Fleet, Unselfish Loyola Is No Secret Anymore
By Todd McElwee
In February, people may have doubted Loyola's viability as a player on the national stage.
In March, some hesitation still existed, but as of April 13, the Greyhounds were 10-0, and nobody was questioning their championship credentials.
Many expected a solid, but nondescript season from the Greyhounds, who were just a blip on the periphery of most analysts' preseason radar. Sure, they would finish somewhere near the top of the Eastern College Athletic Conference, but would they do enough to get into the NCAA tournament? Last May, Loyola was on the outside looking in, after dropping its ECAC semifinal matchup with Fairfield, 10-9.
"I thought coming into the season that we might be a little underrated," Greyhounds coach Charley Toomey said, "but I did not mind being in that position."
Loyola protected its unblemished mark April 7 with an impressive 8-6 victory at No. 14 Fairfield. The game was tied at 4 after three periods, but the Greyhounds outlasted their ECAC rivals during the fourth, tallying the game's final goals. They improved to 10-0 for the first time since 1999.
Last season, then-sophomore attackman Mike Sawyer netted 31 of Loyola's 110 goals. This year, Loyola is more potent and more balanced. Now a junior, Sawyer is still the Greyhounds' top gun, tallying 33 of the team's 120 scores -- only about a quarter of the total production -- as of April 13. By that point, four Greyhounds had already registered double-digit goals; only five did so in 2011. Sawyer also had seven assists.
Eric Lusby, a graduate student and Severna Park alumnus, was second on the team with 27 goals and nine assists. Sean O'Sullivan and Davis Butts also had 11 and 10 goals, respectively.
The Greyhounds move the ball with speed akin to their mascot. Fifth in the nation in assists per game at 8.20, Loyola had collected helpers on 82 of its 120 goals. Sophomore attackman Justin Ward, an Old Mill graduate, led the way with 17 assists.
That unselfishness has yielded results. As of April 9, Loyola was tied for eighth nationally in scoring offense at 12 goals per outing, and ranked fourth in man-up offense, converting 15 of 29 chances (51.7 percent).
The Greyhounds weren't shy about shooting either, cranking out 44.2 shots per game.
"We are sharing the ball well," Toomey said. "At the beginning of the year, [offensive coordinator Dan] Chemotti said that we wanted to play fast, and the guys have bought in to that. They do not care who is the one scoring the goals. Yes, Michael Sawyer and Eric Lusby are the two leaders in goals, but there are several guys who are stepping up at different times, in different ways."
Anchored by Jack Runkel in the cage, the Greyhounds owned the nation's fifth-stingiest defense, allowing just seven goals per game, as of April 7. They're also third in caused turnovers at 9.9.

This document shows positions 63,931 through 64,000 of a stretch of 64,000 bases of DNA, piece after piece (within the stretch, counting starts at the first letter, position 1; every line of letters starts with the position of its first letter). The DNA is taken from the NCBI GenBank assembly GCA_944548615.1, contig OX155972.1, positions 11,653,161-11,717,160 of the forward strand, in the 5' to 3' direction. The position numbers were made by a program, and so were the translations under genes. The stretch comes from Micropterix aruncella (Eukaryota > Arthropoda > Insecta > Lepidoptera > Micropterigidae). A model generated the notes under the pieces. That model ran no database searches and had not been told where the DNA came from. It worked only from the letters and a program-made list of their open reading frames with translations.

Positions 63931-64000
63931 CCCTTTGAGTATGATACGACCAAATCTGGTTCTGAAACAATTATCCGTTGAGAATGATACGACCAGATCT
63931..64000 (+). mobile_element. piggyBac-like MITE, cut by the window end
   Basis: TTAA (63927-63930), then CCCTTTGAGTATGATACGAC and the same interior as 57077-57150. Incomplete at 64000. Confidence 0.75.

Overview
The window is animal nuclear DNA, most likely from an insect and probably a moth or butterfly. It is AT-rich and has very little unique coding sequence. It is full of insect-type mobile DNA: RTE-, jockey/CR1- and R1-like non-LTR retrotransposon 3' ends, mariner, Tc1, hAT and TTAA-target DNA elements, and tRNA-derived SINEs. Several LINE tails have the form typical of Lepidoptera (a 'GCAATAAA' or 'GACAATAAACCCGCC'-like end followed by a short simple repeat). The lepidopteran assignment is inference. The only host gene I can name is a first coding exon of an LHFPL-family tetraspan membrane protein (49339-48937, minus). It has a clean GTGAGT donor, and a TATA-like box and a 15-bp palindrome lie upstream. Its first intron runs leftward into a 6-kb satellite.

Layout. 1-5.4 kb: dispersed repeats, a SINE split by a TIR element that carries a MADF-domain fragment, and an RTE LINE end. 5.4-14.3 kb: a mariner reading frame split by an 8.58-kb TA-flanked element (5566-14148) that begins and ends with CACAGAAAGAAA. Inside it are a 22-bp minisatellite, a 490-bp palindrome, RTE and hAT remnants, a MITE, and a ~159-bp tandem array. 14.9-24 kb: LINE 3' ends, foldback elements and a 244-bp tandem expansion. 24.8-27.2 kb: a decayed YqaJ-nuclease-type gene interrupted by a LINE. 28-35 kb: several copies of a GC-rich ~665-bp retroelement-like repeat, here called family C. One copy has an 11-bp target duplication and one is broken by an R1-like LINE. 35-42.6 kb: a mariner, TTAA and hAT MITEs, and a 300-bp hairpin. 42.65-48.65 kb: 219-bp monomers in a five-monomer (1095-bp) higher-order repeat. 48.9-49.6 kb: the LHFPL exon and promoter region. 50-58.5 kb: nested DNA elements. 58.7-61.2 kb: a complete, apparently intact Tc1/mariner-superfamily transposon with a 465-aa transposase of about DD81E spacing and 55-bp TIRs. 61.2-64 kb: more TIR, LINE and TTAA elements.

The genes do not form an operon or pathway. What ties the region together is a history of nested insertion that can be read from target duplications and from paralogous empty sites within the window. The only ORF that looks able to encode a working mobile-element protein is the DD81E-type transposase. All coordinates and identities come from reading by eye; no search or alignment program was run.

"Defensively, we are playing hard, hustling and minimizing mistakes," Toomey said. "I have said throughout the season that I am not sure I would want to be a goalie for this team. We do not ask the goalie to make a ton of saves, but he is going to have to make some very difficult ones. We are doing a good job, as [defensive coordinator Matt] Dwan would say, taking away strengths. If a guy is a lefty, we want to make him use his right as much as possible, and we've been effective that way."
Loyola ranked eighth among Division I teams in faceoff efficiency with a 58.1 percent success rate, as of April 9.
Sawyer, Lusby and long-stick midfielder Scott Ratliff have all been named to the Tewaaraton Trophy Watch List.
Where Loyola goes from here remains to be seen. A visit to Denver, a visit from Johns Hopkins and the ECAC tournament back in the Mile High City loom on the horizon. Whatever the results, the lacrosse world knows Loyola is for real.
"I don't know if you ever think that you are going to have one record or another this late in the season," Toomey said. "It is a cliché, but we really do look at things one game at a time. The thing I can say is that I like the way that we approach games. Guys come in ready to practice, excited to practice. They are eager to watch film, and there is a sense that we have work to do every day."
The rest of the local outfits are also staring down an NCAA berth.
Johns Hopkins is one of the nation's premier teams, as illustrated by its 9-1 mark as of April 13, road victory against then-No. 1 Virginia March 24 and permanent status near the top of the polls. Thanks to goaltender Pierce Bassett, the Blue Jays are one of Division I's best defensive outfits, allowing just 6.60 goals per game. Junior attackman Zach Palmer's 34 points (15 goals, 19 assists) paced the club.
Maryland, 6-3 as of April 13, is still searching for consistency, registering quality wins against Villanova and Duke, but failing to mediocre UMBC. Joe Cummings (Loyola Blakefield) led the Terps in both goals (17) and assists (10).
Like Maryland, Navy, which was blown out by the Terps, 13-6, in College Park April 6, is searching for consistency. The Midshipmen are going to need to piece together a late-season run to get back to the NCAA tournament.
Towson has been one of the sport's biggest surprises. First-year head coach Shawn Nadelen has the Tigers at 7-4 as of April 13. The Tigers had won five games by two goals or fewer.
UMBC was 4-5 as of April 13, but still sat atop the lackluster America East conference.
Issue 172: April 2012